How does a Church Grow?
Dr. Howard Culbertson posted the following in his website:
Here are 14 lessons which John Slack learned in his church growth research with congregations of the Southern Baptist Convention. This is an example of what can be learned from demographics, spreadsheets, surveys, interviews, and historical studies by analyzing the information secured from various sources.
- New units grow faster than established churches.
- Aging within a church almost inevitably ushers in a “come-oriented” ministry in contrast to a “go-centered” ministry.
- Older churches do not start as many new churches as do younger churches.
- Churches and church planting drift upward on the economic scale.
- The longer a church is in a community, the less like that community the church becomes.
- Existing, established churches have normal plateau and ministry limits.
- Only as a church effectively expands its discipleship base will it sustain infinitely reproducible church growth and church planting.
- More baptisms and greater membership growth occurs in zones or areas that are farther from the existing church and its come-oriented activities.
- The difference between so-called “responsive” and “non-responsive” peoples is not in the average number of baptisms per church but in the number of new units — churches — that are started.
- Churches in resistant cultures tend to begin as or soon become cosmopolitan rather than community. In resistant cultures, community churches have far greater influence on the culture than do cosmopolitan churches.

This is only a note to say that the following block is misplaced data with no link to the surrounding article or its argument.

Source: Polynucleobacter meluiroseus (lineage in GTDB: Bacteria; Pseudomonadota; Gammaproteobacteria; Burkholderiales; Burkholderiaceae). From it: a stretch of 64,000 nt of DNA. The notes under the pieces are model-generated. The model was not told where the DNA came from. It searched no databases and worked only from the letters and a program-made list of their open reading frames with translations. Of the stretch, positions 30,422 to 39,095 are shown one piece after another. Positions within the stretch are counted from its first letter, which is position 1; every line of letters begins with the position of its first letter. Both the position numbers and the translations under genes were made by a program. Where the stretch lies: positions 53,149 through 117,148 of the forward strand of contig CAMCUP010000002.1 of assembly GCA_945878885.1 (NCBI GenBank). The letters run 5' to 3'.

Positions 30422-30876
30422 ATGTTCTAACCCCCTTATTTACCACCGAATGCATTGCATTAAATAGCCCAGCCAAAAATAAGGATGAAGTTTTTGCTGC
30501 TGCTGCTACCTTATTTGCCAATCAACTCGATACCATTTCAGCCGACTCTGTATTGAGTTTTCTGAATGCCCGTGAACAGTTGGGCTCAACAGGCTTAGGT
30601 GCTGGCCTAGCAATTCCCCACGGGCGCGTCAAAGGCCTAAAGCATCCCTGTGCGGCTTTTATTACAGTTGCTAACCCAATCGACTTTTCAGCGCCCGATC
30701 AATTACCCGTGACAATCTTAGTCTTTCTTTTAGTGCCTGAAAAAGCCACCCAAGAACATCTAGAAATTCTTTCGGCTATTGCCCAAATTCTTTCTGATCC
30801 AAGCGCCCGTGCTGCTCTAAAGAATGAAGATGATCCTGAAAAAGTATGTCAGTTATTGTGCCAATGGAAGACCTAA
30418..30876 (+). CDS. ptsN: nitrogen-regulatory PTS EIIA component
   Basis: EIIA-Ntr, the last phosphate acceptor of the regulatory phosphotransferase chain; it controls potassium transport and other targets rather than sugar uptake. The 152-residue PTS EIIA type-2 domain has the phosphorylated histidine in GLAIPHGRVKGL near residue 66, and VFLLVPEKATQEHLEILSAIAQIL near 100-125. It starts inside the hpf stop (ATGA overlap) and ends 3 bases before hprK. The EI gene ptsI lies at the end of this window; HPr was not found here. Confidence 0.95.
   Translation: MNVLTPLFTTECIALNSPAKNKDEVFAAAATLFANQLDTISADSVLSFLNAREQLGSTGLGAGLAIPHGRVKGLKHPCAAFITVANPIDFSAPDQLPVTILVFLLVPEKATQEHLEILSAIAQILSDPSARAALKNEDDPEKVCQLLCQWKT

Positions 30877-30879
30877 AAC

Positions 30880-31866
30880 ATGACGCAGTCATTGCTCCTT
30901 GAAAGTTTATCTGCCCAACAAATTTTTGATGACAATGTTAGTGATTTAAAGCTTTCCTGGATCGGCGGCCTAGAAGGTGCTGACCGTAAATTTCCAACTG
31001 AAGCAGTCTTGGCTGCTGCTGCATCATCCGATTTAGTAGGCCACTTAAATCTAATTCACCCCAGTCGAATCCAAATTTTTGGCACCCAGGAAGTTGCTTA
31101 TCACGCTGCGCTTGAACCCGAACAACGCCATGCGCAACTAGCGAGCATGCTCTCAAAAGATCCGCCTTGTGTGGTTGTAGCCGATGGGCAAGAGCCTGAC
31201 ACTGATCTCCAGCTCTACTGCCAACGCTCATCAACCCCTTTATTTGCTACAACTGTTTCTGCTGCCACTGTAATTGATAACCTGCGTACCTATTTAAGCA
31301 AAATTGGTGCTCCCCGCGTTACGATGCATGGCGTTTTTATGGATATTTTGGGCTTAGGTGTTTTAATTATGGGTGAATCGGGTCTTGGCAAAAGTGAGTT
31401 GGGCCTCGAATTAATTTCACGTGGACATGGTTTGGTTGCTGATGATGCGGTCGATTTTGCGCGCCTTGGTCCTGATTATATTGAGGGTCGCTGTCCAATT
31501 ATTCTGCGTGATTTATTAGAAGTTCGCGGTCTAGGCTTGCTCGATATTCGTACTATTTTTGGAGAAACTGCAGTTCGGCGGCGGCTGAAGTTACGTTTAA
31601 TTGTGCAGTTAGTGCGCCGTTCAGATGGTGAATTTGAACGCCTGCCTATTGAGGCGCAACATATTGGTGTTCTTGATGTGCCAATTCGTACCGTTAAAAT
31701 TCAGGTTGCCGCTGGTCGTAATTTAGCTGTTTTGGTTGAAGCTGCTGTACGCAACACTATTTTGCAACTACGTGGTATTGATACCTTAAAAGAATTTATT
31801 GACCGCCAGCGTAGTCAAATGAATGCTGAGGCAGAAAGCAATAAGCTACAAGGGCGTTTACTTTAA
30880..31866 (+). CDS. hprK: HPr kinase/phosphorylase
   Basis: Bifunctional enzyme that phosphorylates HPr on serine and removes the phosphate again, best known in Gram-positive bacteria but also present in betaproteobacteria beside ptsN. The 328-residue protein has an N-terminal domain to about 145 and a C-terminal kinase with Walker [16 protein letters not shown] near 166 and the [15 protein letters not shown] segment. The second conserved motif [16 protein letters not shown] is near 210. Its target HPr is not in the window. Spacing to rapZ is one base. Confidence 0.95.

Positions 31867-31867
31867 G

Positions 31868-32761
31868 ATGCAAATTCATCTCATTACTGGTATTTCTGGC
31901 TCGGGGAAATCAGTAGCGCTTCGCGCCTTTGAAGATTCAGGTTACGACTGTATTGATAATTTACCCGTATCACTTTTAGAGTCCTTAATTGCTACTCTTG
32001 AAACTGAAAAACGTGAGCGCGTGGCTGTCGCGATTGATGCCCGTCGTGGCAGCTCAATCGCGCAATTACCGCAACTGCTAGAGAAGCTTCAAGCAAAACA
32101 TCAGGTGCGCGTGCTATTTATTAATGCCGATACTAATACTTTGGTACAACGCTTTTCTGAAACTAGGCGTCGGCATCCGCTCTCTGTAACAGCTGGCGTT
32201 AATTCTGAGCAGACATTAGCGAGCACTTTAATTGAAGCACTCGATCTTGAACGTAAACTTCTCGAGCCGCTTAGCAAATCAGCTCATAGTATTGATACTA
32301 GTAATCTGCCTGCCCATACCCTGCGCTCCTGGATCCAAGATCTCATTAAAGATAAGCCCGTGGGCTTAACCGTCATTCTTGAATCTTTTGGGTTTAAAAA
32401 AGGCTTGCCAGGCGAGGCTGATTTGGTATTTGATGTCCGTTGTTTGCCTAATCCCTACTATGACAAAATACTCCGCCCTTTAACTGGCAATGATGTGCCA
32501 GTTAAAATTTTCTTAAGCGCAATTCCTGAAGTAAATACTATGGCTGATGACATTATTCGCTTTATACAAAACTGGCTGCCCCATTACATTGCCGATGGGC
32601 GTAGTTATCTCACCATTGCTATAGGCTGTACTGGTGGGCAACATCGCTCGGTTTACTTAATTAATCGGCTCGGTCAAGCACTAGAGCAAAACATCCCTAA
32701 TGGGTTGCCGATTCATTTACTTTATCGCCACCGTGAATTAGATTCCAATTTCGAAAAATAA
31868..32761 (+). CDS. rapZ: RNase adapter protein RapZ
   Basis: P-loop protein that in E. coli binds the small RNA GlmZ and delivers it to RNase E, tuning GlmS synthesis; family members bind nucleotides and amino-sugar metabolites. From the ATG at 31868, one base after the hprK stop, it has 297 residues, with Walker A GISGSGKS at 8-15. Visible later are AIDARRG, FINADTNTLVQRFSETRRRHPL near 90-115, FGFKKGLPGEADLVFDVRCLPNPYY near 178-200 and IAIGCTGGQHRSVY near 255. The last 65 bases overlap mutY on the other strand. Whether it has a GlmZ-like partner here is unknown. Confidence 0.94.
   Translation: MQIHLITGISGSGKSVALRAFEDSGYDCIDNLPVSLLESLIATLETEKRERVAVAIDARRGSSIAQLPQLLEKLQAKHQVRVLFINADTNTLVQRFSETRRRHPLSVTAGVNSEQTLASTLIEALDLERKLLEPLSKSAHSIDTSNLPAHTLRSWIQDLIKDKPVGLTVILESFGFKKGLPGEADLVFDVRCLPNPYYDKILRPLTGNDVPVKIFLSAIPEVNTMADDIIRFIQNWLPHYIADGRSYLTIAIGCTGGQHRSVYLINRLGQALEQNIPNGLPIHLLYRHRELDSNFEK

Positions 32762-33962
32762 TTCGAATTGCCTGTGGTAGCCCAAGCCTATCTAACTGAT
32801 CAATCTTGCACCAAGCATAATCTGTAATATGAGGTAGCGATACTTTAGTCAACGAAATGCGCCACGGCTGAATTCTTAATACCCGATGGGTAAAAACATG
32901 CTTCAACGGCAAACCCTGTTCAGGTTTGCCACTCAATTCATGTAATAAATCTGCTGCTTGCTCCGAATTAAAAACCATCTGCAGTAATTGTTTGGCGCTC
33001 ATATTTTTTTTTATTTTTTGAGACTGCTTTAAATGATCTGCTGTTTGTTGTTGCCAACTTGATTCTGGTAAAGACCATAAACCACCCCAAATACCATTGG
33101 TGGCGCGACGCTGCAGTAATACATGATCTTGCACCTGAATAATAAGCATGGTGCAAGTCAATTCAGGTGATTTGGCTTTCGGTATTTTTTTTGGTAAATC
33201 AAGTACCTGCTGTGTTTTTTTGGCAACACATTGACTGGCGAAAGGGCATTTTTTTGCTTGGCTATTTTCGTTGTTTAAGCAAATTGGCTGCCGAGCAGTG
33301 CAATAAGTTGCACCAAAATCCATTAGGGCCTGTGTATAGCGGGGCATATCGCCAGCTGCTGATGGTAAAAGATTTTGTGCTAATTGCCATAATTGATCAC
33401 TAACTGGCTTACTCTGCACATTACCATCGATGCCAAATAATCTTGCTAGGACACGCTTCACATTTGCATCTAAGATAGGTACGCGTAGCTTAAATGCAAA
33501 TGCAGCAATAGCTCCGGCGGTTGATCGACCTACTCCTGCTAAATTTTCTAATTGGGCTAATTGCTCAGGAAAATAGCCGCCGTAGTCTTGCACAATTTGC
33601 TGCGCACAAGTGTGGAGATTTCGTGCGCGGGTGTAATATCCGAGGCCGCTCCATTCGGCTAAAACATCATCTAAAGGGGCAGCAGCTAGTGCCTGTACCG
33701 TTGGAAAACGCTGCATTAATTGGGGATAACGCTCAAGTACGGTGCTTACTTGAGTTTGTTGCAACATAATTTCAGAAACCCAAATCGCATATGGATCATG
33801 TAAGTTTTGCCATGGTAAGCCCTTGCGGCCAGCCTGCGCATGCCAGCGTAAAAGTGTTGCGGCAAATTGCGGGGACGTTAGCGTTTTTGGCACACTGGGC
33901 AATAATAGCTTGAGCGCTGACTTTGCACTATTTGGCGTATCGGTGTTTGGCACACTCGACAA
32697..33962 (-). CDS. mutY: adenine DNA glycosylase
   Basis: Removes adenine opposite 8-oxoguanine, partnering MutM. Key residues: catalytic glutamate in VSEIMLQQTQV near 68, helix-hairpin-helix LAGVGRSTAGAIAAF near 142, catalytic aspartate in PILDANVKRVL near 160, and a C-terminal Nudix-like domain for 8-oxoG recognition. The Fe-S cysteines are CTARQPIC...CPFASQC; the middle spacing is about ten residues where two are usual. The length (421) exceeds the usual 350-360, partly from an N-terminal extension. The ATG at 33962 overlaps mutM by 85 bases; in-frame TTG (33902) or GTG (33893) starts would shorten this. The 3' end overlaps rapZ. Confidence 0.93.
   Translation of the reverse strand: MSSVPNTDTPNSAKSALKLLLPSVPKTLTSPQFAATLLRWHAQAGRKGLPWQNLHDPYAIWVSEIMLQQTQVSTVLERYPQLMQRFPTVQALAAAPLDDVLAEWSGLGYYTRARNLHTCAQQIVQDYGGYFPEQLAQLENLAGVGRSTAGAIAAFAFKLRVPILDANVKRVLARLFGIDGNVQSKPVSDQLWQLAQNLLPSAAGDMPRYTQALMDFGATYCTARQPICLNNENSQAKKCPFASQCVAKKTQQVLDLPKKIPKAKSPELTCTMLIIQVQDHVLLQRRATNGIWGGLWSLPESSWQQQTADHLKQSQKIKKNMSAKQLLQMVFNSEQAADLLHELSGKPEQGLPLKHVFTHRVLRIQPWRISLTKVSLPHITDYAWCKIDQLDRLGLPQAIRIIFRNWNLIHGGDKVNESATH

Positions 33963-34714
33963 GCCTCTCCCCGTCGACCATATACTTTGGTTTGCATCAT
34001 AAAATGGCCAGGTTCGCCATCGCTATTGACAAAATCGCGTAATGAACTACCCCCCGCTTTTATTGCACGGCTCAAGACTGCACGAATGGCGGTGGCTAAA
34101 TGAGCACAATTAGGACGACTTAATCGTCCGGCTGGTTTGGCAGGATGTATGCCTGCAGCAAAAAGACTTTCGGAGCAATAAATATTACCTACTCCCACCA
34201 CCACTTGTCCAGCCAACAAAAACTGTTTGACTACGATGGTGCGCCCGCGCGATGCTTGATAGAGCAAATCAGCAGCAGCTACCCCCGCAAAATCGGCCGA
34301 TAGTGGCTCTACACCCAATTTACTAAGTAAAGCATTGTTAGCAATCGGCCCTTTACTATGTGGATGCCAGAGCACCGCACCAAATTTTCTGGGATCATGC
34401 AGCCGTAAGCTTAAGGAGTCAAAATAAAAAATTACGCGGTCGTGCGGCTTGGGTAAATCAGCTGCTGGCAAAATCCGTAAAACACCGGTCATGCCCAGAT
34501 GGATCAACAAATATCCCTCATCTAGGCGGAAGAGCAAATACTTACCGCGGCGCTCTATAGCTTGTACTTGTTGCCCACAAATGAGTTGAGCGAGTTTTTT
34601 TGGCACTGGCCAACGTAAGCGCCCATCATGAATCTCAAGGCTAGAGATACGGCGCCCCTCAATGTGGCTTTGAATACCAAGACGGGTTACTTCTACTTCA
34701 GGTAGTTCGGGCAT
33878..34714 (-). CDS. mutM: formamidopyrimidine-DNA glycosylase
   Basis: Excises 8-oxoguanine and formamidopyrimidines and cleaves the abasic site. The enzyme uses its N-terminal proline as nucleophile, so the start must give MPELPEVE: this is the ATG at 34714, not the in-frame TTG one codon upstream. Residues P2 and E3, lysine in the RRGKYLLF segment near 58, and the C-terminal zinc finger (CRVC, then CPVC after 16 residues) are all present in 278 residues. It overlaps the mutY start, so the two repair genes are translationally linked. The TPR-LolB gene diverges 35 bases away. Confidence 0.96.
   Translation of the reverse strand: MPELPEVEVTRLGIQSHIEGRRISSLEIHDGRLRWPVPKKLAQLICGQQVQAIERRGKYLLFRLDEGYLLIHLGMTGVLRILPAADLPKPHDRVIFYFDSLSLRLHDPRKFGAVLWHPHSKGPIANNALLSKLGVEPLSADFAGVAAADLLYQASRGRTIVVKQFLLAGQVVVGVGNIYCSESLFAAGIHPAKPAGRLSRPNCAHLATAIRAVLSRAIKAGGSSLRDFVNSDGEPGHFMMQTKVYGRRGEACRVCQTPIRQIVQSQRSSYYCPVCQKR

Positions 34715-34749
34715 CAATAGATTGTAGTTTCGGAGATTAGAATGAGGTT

- As beginning models of church planting, training, and materials are repeated and age, they become hallowed — and almost “unchangeable” — patterns even when and if they are no longer relevant.
- If a lost person or people group is illiterate and poor, the chance of their being evangelized decreases proportionately to the heights of their illiteracy and the depths of their poverty.
- Training in most theological programs has become more academic than functional.
- Bible teaching, including the Sunday School and other forms of discipleship, to be effective, must be done in the context of evangelism.
Slack, James B. (1998). “Strategies for Church Planting.” Missiology. Edited by John Mark Terry, Ebbie Smith and Justin Anderson. Nashville, TN.: Broadman and Holman Publishers.
I hope he doesn’t mind me reposting it here. I discovered the list two years ago when I did a research and still find it intriguing. Now if you are a student of missiology – try reading the list with contextualisation or inculturation in mind and you will discover something interesting.